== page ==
It may have only been game one of 162, but the Minnesota Twins got a glimpse of the goal they are chasing when the Detroit Tigers, led by Justin Verlander, opened the season at Target Field on Monday.
The Twins are not expected to compete in 2013, and a lot of that is due to a talent deficiency that is concentrated in their pitching staff. What the Tigers have that sets them apart from many other elite teams in baseball is a dominant starting pitcher and a deep pitching staff.
However, it wasn’t Verlander that beat the Twins 4-2 on Monday; it was themselves.
When you face an elite pitcher like Verlander, you are only going to get a few scoring opportunities a game, and you must take advantage of those chances when they present themselves. Verlander ended up with the win after going five innings, allowing three hits and striking out seven. He was his usual dominant self against the Twins and the team never got anything going.
However, a stroke of luck occurred and the Tigers pulled Verlander after five innings. This gave the Twins a chance to attack the Tigers bullpen, arguably their weak point, and get back into the game.
The Twins could have easily taken a lead against the Tigers after Verlander exited, but they could never get a timely hit with runners in scoring position.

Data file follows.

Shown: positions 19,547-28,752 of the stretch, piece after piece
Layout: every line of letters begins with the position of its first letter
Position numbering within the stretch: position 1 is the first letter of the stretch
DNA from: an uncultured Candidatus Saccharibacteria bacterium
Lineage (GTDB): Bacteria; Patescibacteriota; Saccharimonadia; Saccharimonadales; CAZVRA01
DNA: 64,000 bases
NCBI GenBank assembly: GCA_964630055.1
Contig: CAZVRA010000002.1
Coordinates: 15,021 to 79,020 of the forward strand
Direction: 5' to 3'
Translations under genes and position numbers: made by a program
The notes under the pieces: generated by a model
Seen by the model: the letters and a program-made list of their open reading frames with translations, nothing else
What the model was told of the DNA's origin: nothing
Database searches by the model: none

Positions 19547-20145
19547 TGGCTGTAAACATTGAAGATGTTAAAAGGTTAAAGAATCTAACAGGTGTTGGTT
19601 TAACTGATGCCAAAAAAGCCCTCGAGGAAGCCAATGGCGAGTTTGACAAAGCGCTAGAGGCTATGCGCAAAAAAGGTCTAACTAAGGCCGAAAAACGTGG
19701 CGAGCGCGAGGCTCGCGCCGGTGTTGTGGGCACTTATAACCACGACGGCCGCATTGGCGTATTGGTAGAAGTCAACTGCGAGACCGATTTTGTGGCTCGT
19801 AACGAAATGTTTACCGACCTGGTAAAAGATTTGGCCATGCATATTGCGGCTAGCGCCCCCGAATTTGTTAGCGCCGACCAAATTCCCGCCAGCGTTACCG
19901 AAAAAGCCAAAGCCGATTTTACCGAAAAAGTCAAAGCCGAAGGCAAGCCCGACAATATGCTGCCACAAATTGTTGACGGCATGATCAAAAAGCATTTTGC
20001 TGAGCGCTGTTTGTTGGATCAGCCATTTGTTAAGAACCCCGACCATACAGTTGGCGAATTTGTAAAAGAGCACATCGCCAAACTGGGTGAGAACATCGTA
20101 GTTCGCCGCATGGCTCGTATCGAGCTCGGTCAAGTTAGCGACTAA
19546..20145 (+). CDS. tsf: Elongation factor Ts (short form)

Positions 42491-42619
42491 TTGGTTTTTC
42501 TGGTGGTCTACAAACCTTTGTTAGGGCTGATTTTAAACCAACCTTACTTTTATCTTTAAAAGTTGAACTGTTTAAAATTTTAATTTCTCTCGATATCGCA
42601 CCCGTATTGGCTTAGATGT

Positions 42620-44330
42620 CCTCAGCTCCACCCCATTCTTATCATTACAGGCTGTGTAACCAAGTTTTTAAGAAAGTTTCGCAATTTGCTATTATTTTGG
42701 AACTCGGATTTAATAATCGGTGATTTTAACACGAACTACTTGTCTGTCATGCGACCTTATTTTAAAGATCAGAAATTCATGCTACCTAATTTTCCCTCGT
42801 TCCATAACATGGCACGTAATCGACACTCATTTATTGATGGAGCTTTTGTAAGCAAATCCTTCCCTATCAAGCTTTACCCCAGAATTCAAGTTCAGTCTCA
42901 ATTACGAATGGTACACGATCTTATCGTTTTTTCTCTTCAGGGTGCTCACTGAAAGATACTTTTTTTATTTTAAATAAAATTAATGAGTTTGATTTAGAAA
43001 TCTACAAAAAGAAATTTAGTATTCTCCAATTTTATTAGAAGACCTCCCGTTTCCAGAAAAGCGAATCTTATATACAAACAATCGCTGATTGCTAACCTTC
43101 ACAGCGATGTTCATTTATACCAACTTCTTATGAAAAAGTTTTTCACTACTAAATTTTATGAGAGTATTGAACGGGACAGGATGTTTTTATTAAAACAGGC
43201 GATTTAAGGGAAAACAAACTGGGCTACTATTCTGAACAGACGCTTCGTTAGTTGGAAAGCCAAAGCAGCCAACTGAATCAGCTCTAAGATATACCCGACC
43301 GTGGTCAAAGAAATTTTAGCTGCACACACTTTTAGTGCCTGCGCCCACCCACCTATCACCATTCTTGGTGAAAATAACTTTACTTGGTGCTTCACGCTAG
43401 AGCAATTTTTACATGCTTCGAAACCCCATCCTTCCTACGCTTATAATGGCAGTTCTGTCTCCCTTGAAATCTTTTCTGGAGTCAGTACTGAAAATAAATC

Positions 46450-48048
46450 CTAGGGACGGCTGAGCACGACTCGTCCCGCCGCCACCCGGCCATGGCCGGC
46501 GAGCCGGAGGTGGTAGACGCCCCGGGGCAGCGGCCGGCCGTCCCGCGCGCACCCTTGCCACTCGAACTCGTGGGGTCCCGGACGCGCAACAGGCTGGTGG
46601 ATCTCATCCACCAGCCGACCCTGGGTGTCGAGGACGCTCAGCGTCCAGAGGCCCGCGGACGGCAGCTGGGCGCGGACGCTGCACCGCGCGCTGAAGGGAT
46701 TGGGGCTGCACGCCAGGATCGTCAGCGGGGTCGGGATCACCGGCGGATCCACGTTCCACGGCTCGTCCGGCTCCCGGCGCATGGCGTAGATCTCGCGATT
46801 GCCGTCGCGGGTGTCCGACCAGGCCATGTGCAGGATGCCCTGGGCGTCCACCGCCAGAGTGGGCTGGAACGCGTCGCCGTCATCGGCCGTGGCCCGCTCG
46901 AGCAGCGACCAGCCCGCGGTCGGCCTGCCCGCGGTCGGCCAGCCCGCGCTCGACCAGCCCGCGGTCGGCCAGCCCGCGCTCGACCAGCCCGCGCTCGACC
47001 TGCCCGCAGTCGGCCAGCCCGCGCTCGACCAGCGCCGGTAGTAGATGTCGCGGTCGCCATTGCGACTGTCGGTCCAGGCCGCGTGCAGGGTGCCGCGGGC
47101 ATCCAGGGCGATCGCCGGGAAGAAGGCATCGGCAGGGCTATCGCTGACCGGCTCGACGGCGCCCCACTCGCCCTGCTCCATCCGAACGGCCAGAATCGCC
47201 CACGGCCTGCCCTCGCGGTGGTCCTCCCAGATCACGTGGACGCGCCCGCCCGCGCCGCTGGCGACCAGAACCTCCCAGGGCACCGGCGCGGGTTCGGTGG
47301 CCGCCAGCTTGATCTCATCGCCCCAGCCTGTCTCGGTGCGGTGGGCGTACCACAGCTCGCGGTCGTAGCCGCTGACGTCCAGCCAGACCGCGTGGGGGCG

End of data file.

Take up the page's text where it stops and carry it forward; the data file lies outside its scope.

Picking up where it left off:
At one point, in the sixth inning with the bases loaded, the team opted to pinch-hit Wilkin Ramirez for Pedro Florimon in hopes they could generate some offense and take a lead. After a Drew Smyly wild pitch plated a Twins a run, Ramirez grounded out to short to end the inning and a chance to tie the ballgame slipped away.
There was another chance to tie the ballgame or take the lead in the seventh inning when the bases were loaded with one out and up stepped Trevor Plouffe and yet again, the Twins faltered. Plouffe struck out swinging and then Chris Parmelee struck out on a pitch in the dirt to end the scoring threat.
The Parmelee at-bat was especially frustrating because of the fact that Parmelee, a young and inexperienced player, swung at a 2-0 pitch with the bases loaded and the game tying run on third. Tigers reliever Al Alburquerque was struggling with his command and yet, he was bailed out.
In reality, Parmelee should have never had the option to swing at that pitch, as an automatic take sign should have been given to prevent such a disaster from occurring; yet, no sign was given and disaster struck.
I am not saying that the Twins lost the game because of Parmelee, Plouffe and Ramirez’s inability to get a timely hit, but one thing to take note of is the team’s lack of options off the bench and lack of clutch hitting with runners in scoring position.
Simply put, the Twins are not talented enough to win a lot of ballgames this year, but they have to win close games when the opportunity presents itself like it did today. It is naïve to think the team can produce every time there is a runner in scoring position, but when you leave 12 runners on base and make crucial managing errors, it paints a very grim picture.
The season is early and it would be wrong to rush judgment on the 2013 Twins after one game. However, if manager Ron Gardenhire continues to make mistakes at crucial times in the game and if the Twins cannot hit with runners in scoring position, the season may get ugly in a hurry.